A group of filmmakers, distributors, and electronics manufacturers called the UHD Alliance has announced a new viewing mode coming to future TVs that will, among other things, disable the controversial motion smoothing effect that fakes a higher frame rate when showing regular TV shows and movies.
The consortium is focused on standardizing 4K and HDR content in home theaters and says it developed the new “Filmmaker Mode” with input from 400 filmmakers, like Martin Scorsese, Christopher Nolan, Patty Jenkins, and Rian Johnson. The mode could either automatically be enabled by metadata present in the content (such as an UltraHD Blu-ray disc), or enabled by users with a single button press, without the need for digging for the setting in menus.
Filmmaker Mode would also preserve aspect ratios (that is, ensure the proper aspect ratio is displayed even if the user has set their TV to something different) and color coding. The goal is to accurately represent the artist’s intent, which is often diluted or distorted by TVs bloated with features to differentiate them from other similar TVs in the marketplace.
Motion smoothing in particular has drawn the ire of film buffs and filmmakers alike, as it produces unnatural movement that is radically different from that which was intended and often even creates distracting artifacts in the image. Many TVs ship with it automatically enabled, and while it can leave a positive impression when watching video content at 60 frames per second (such as sports broadcasts), it is a poor fit for movies.
Smoothing is often derogatorily called “the soap opera effect” because it evokes the cheap visual look of classic daytime soap operas, which were generally shot on videotape rather than film out of practical necessity due to their daily production schedules.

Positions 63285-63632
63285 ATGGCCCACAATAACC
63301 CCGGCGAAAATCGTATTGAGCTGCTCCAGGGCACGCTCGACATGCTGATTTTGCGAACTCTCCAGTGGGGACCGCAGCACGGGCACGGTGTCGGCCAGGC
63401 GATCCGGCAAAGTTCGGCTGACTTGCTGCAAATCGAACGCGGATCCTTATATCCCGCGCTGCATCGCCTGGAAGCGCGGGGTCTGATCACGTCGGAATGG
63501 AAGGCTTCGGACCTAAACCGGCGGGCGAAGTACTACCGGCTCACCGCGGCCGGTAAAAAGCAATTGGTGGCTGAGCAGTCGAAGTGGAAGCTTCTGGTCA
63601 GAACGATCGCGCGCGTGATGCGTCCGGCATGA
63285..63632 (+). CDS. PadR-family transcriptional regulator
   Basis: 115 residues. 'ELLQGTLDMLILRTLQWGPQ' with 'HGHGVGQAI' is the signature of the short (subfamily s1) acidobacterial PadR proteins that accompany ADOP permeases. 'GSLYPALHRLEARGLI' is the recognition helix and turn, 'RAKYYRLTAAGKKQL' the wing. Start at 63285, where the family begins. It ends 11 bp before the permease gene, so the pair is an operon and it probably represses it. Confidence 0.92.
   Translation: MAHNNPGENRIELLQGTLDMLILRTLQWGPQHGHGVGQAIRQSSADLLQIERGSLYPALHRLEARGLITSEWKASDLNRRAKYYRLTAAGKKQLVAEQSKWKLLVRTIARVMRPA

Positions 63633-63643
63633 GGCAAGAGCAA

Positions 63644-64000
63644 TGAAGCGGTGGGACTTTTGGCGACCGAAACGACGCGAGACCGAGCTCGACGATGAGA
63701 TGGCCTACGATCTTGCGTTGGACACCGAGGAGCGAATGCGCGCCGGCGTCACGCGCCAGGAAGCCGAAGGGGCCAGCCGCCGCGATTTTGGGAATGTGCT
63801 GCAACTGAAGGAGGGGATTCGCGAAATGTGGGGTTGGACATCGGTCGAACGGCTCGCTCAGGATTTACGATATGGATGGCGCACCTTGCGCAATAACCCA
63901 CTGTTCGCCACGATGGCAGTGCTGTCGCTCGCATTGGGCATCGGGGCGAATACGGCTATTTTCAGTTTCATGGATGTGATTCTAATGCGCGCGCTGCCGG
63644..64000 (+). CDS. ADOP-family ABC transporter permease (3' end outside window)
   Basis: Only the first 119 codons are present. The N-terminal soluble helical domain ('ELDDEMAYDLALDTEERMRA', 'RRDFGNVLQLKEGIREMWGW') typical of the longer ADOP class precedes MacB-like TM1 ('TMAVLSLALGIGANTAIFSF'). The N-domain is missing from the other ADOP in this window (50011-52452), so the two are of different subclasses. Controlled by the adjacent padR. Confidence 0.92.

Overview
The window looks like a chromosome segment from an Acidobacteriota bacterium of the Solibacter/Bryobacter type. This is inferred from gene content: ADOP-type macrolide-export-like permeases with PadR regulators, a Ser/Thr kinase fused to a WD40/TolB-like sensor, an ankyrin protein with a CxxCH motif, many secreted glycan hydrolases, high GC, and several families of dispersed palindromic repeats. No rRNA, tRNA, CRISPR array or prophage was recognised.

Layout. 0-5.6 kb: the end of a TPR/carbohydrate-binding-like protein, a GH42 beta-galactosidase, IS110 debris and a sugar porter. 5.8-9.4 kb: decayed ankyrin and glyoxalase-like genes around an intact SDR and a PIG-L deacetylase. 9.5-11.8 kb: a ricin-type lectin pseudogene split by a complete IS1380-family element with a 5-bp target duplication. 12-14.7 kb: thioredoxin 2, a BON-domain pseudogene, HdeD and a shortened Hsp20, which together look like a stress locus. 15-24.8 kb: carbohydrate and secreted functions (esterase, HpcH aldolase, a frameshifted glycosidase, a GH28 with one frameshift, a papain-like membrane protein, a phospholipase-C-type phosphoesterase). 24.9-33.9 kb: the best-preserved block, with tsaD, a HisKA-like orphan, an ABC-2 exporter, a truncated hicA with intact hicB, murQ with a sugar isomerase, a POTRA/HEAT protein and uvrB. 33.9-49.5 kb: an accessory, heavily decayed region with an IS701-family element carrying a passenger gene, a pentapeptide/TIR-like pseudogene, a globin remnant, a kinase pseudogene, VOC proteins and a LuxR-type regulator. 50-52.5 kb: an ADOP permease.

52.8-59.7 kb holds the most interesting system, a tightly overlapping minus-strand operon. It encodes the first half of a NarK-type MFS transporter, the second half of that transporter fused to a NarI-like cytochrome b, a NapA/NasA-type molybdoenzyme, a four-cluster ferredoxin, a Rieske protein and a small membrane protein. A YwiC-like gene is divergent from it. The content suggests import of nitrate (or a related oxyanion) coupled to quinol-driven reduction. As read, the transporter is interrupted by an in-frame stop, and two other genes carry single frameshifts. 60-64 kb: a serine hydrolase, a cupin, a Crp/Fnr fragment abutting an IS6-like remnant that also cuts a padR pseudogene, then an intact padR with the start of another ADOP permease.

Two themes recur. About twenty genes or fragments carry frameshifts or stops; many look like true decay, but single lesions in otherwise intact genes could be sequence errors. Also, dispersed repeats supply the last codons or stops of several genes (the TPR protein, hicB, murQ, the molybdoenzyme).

Many users do not know how to disable this feature or do not even realize it is enabled to begin with. The new Filmmaker Mode would guide them to what content creators deem to be the optimal experience.
The UHD Alliance solicited input from individual creators as well as the Director’s Guild of America and Scorsese’s Film Foundation to develop Filmmaker Mode. A handful of prominent directors provided statements to include in the consortium’s press release, including this one from Patty Jenkins:
Every day on set, we make hundreds of decisions about how to present and tell our story. No one decision makes or breaks a film, but there’s a cumulative effect that results in a film that looks and feels the way we envisioned it. As a filmmaker, I want to see—and think viewers want to see—that vision carried through to every possible viewing environment. Filmmaker Mode makes it possible for all those choices to be seen in the home.
TV manufacturers on board with Filmmaker Mode include Vizio, LG, and Panasonic. Vizio has said it will include it in its 2020 TV lineup. As far as studios go, the mode has been backed by Amazon Prime Video, Warner Bros., and Universal. If the mode achieves widespread use, film buffs and filmmakers around the world might end up being a lot less annoyed with TV tech undermining creatives’ visions.
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